In the Catholic sexual abuse scandals, no one has been a louder voice than David Clohessy, national director of the Survivor's Network of those Abused by Priests (SNAP). He has blasted clergy for more than 20 years for not reporting what they knew. His is a tragic case, as he and his brothers were victims of a priest predator while growing up in St. Louis, Mo. One of Clohessy's brothers became a priest himself and, in time, an abuser, too. Clohessy knew about it and did nothing, even after he was an activist on other similar cases. It was his brother after all, and if he turned his own brother in, what would be destroyed? Many blast Clohessy as a hypocrite. Fair enough, but his own case demonstrates that confronting evil—even for those professionally engaged in doing so—exacts a price, and a price sometimes too steep for most to pay.
Closer to home, there is the case of Theoren Fleury. In the days and weeks after Penn State, much was heard from the former NHL star. In junior hockey, Fleury had been sexually abused by Graham James, his coach. Fleury detailed in his autobiography the destructive power of that evil, leading him to a life of tormented rage, alcoholism and promiscuity. Yet the charge of hypocrite was levelled at Fleury by Montreal Gazette columnist Pat Hickey. When the first allegations were made about James in 1996 by another NHL player, Sheldon Kennedy, Fleury said nothing.
"Nobody should question Fleury's decision to remain silent," wrote Hickey. "What should be questioned is Fleury's continuing role in James' life. At the time of Kennedy's revelations, James was the coach of the Calgary Hitmen. He was one of the coowners of the junior team in the Western Hockey League. One of the other owners was Theoren confronting it seems to be an act of disruption and discord. It is possible that the horror at Penn State will lead to a culture change that makes it easier to confront evil, as ten years of sorrow and pain have done in the Catholic Church. A culture change is not so much a matter of policies being updated and reforms being implemented. It is a matter of a new vision and of greater courage. It is a matter of the spirit, and of grace. We know that our culture is in need of a renewal in regard of sexual morality, and perhaps the widespread scourge of sexual abuse may prompt movement in that direction. It is not to be taken for granted though, for evil remains Fleury. Here was someone who had suffered abuse at the hands of Graham James. Here was someone who knew that James had abused other players. Here was someone who was exposing other children to the same sexual predator. Fleury has been through enough counselling to know there's a word for someone who acts in this fashion—enabler."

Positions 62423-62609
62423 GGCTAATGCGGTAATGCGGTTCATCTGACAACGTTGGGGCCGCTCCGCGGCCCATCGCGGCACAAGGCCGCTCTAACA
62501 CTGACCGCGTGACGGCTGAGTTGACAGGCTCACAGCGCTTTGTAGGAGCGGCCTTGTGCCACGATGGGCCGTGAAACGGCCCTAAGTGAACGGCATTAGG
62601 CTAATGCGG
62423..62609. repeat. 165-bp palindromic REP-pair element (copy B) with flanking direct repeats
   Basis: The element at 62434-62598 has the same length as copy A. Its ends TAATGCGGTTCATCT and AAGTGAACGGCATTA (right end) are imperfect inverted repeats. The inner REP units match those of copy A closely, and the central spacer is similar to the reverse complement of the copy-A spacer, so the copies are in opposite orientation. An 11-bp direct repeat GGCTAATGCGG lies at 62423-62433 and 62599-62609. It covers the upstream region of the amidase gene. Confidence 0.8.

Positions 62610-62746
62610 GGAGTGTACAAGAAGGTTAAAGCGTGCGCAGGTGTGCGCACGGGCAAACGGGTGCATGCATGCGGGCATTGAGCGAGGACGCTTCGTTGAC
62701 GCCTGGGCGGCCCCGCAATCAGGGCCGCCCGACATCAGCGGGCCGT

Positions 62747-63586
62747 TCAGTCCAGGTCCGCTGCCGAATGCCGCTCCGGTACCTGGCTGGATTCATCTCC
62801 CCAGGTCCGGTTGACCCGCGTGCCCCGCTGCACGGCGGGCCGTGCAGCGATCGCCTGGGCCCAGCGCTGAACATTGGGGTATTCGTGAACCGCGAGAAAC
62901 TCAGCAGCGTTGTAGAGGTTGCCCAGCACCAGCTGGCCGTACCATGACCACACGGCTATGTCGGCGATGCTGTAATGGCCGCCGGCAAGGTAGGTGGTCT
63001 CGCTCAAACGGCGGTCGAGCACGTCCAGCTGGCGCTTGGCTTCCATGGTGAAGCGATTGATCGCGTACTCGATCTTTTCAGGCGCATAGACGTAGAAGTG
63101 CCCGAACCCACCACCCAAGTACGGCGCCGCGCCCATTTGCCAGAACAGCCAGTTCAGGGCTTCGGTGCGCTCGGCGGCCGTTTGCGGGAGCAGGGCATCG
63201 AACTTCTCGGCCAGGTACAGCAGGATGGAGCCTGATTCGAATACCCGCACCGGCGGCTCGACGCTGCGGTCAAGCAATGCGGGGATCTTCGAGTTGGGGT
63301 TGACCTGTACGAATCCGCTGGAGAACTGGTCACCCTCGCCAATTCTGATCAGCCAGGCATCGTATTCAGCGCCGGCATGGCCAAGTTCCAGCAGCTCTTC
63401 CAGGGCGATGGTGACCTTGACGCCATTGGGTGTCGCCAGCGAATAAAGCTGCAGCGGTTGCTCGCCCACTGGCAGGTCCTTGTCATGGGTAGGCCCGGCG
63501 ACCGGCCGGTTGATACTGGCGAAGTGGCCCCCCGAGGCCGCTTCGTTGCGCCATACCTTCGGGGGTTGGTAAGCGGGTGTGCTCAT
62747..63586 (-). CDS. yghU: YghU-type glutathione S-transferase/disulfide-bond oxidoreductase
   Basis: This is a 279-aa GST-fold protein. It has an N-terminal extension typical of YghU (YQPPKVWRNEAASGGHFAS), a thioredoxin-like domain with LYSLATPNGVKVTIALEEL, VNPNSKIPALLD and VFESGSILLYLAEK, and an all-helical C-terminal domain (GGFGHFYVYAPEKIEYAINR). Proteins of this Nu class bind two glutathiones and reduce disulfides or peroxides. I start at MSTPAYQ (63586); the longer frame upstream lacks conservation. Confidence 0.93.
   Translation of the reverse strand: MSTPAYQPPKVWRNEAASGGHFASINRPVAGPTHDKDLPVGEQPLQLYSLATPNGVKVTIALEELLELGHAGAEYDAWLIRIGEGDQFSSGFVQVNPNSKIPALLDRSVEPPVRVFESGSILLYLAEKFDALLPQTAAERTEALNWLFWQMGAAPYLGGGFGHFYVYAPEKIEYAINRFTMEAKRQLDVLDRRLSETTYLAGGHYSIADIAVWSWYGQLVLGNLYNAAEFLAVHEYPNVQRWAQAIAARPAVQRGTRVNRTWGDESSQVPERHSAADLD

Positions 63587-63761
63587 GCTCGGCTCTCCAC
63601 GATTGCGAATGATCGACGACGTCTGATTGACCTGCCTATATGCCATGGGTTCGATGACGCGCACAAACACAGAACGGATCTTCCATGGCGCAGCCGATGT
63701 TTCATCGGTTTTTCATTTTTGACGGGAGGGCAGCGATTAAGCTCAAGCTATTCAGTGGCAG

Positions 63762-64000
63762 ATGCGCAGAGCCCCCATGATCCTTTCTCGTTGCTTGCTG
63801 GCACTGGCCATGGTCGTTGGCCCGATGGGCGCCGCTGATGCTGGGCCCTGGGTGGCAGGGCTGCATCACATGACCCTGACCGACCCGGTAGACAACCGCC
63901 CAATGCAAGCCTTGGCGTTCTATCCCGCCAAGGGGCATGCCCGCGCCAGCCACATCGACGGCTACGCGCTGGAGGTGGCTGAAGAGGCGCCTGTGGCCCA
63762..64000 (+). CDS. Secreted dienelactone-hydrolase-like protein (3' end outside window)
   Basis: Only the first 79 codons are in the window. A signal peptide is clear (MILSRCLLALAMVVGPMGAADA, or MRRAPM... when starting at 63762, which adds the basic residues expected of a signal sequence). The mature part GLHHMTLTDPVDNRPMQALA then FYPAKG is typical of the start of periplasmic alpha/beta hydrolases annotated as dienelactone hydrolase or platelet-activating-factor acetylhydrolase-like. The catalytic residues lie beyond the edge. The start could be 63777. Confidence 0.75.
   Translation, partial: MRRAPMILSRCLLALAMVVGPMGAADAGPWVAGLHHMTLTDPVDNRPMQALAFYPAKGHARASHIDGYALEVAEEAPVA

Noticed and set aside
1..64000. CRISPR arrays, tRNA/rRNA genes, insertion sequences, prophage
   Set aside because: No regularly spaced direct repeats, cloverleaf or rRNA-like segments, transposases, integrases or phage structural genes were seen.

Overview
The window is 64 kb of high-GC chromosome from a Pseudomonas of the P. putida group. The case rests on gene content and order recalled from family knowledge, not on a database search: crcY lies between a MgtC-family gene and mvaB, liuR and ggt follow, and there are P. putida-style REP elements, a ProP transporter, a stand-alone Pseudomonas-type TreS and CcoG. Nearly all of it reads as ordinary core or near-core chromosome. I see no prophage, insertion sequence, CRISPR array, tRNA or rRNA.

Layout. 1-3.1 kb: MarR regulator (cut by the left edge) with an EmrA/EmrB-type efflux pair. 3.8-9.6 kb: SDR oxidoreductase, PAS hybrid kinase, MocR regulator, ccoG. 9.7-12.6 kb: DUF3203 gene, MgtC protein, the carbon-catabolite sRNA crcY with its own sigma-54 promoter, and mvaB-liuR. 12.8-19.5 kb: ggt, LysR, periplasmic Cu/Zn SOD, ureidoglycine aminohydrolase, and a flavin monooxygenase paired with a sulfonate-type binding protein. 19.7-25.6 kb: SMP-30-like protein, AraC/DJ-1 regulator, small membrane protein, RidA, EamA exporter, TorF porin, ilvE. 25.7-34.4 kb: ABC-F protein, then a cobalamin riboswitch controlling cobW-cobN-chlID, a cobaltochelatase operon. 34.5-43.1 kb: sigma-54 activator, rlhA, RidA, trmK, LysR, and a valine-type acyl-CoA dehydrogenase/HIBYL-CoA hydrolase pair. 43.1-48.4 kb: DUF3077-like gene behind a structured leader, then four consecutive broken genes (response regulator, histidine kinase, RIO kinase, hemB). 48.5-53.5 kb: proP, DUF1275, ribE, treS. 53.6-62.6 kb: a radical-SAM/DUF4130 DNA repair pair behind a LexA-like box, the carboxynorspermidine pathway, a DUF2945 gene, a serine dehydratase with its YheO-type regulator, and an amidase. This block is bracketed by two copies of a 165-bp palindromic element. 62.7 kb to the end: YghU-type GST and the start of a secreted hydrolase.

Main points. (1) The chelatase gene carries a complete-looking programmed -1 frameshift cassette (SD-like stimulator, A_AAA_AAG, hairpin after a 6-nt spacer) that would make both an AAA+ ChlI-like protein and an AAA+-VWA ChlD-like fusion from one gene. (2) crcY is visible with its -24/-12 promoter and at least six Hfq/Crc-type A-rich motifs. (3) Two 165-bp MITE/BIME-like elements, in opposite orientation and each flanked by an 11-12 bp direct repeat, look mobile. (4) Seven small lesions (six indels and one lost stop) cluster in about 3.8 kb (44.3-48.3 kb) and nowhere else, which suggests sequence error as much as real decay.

Considerable outrage followed, not least from Fleury, that Hickey would accuse him, a victim, of being an enabler. It was an indelicate point, but Hickey's question is an obvious one: How could a player who suffered sexual abuse co-own a team with the same man who abused him?
It's the same question asked in thousands upon thousands of families. How could a mother allow her daughter to be abused by her new husband and not say anything about it? How could a father turn a blind eye to his own children being abused by their uncle, his brother? It is not a defence of inaction in one case to point out that others also fail to act. Yet the enormity of the failures to act—which appears to be the more common response—should lead to a deeper appreciation of the perversity of the evil in our midst. We should be humbled by how easily we adjust to that evil, so that destructive, and powerfully destructive at that. It may simply be that more of what is good and innocent and pure will simply be destroyed. In this we were warned from ancient times:
"For we are not contending against flesh and blood, but against principalities, against the powers, against the world rulers of this present darkness, against the spiritual hosts of wickedness in the heavenly places" (Ephesians 6:12).
To contend means at times to confront, to fight. It is not easy. What could be more difficult to do than that in the cause of justice and right? We can feel that we are stepping away from God. But we are not.